by Trevor Hopkins

The goons held open the doors for Balloch and, since the alternative would be slamming it in my face, held them open for me too. Polite of them.

I screwed my hat back on my head and followed Balloch along a series of narrow corridors lined with dressing rooms on one side and doors with less obvious purpose on the other. Over his shoulder, he kept up a constant stream of what was patiently sales patter, pointing out the number, size and salubrious nature of the dressing rooms as if it really mattered. Sure, the green-painted doors had stars on them in faded gold leaf, but the walls themselves were just painted brick, giving the place a rather institutional look and feel, like a better class of prison or a rather dour psychiatric ward.

Our progress was impeded in the busy corridor by the stream of Goblins, some in working clothes carrying ladders and paintbrushes - I had to duck abruptly to prevent my hat from being knocked off - and others in garish costumes or the skin-tight Lycra of the rehearsing performer. They all had work to do, places to go; none acknowledged Balloch or even appeared to recognise the Big Boss.

We emerged into the main auditorium at the foot of the stalls. The house lights were up and the whole vast space was brightly lit by Goblin standards. The room was a homage to red and gold flock wall coverings, liberally sprinkled with friezes and carvings in an ornate classical style. Banks of red plush seats ranged over two levels swept back from the stage, the lip of the circle edged with more gold-leaf cherubs and satyrs, while the boxes set to stage left and right were supported with towering faux marble columns.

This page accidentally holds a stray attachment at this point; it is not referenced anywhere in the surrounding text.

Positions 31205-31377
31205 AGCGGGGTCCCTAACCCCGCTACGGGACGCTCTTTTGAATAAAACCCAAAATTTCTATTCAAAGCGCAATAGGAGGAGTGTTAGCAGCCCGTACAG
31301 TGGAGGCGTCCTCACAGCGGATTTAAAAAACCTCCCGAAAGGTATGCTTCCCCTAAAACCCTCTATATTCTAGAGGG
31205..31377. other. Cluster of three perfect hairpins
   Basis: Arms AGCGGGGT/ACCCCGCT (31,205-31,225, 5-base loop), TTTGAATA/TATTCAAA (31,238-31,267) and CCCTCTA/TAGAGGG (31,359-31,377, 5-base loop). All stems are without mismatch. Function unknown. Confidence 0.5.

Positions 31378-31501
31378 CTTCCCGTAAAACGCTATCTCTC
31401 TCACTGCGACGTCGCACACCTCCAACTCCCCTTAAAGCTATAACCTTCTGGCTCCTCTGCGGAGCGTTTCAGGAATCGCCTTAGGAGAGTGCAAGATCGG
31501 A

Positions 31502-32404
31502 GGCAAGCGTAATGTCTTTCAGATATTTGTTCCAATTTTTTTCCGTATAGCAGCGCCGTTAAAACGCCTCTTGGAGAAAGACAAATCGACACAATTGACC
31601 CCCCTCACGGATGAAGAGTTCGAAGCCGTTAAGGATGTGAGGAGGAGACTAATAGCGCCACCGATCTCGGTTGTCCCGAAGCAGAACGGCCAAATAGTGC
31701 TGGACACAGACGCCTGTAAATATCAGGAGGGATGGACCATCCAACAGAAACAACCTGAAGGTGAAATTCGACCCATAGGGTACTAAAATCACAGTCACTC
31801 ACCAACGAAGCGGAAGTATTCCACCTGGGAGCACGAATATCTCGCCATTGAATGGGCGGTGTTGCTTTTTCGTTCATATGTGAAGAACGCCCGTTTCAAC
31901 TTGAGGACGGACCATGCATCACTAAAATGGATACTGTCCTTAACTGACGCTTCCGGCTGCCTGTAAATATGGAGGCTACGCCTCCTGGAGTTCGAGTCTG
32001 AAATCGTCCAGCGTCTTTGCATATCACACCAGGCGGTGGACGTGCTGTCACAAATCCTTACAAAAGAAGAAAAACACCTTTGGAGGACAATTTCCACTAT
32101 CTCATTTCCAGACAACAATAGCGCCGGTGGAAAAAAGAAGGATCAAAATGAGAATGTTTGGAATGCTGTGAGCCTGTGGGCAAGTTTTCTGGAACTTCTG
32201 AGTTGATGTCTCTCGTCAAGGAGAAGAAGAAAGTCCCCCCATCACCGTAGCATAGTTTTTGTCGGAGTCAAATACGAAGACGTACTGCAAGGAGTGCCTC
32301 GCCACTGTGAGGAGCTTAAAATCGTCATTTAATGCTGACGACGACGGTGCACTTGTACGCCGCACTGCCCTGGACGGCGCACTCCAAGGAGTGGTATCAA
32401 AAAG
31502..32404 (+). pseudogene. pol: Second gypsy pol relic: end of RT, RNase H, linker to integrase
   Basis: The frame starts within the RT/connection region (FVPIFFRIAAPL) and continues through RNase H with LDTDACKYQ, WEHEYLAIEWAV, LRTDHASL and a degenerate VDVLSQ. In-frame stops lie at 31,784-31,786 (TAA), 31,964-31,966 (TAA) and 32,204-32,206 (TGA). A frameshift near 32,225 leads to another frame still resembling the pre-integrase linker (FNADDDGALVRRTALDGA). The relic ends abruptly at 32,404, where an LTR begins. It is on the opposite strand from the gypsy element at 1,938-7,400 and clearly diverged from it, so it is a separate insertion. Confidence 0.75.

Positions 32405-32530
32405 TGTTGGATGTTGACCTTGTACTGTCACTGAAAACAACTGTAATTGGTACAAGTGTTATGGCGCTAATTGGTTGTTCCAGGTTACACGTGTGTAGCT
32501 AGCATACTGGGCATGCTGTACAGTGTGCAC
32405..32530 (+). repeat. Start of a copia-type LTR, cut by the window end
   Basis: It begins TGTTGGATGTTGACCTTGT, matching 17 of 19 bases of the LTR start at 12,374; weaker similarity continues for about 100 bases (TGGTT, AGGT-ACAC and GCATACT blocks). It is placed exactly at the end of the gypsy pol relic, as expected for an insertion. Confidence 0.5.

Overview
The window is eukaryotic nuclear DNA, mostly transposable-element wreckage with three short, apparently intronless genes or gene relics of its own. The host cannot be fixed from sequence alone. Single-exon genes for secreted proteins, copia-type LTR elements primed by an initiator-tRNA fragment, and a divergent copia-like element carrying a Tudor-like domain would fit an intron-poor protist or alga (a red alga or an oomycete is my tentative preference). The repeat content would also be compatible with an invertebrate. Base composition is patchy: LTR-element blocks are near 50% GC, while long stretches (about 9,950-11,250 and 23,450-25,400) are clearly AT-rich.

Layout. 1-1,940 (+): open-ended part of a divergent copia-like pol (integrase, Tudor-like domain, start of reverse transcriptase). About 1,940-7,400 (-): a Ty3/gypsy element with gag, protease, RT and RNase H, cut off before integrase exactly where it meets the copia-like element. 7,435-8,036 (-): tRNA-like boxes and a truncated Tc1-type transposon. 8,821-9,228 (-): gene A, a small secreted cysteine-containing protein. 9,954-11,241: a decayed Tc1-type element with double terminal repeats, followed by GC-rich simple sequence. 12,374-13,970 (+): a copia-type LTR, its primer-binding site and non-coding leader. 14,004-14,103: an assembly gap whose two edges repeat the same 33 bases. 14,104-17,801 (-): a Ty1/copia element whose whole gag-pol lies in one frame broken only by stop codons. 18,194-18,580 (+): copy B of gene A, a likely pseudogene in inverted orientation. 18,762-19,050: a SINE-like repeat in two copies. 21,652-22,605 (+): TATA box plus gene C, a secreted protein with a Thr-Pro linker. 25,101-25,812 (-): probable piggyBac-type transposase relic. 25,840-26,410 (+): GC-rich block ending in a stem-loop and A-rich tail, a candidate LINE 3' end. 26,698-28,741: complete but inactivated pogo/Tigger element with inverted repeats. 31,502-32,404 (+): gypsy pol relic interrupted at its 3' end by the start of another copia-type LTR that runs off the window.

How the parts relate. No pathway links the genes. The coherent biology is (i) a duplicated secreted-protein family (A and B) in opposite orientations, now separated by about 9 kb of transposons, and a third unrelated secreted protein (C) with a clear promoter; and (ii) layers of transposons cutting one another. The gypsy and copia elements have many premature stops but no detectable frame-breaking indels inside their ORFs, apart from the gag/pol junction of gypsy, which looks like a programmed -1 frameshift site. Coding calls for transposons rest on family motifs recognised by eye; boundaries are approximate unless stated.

Evidently it had once been a very opulent establishment, although it seemed to have fallen on hard times of late. The seats were threadbare and stained, the friezes cracked and dusty, and the wallcoverings worn with the touch of many hands. Still, it was busy enough, bustling with the kind of energy you get where many people are focussed on a single production. Presumably the kind of patron they got here was more likely to be interested in the lithe young bodies on the stage than the old carved ones in the friezes.

The stage itself was undecorated, with just a few tired-looking blackout curtains framing the proscenium arch. A rehearsal was in progress on the stage itself: a full line-up of dancers were going through their paces clad in the inevitable leotards and leg warmers. Once upon a time, the recorded music might have been magically provided but these days the fashion is to use tapes and loudspeakers like they do on the surface; much cheaper, and more reliable too.

As we emerged, the troupe was working their way through a raunchy little number, clearly designed to set the pulses of any red-blooded Goblin racing, regardless of their sex or sexuality. Directing the action was a fussy little Goblin dressed all in black offset only by a paisley-patterned scarf in shades of lime green and pink. Forgandenny the artistic director, I assumed.

"A new show?" I asked Balloch, who had stopped to watch the performance on-stage.

"Oh yes," he said offhandedly, "With a new cast, too. We like to put new faces in front of our audiences from time to time."

I imagined that, for some of the audience, it wasn't the faces they were interested in. But it seemed that Tillyfor would not be in the new show. I wondered if she already knew this.

Part 20 Part 22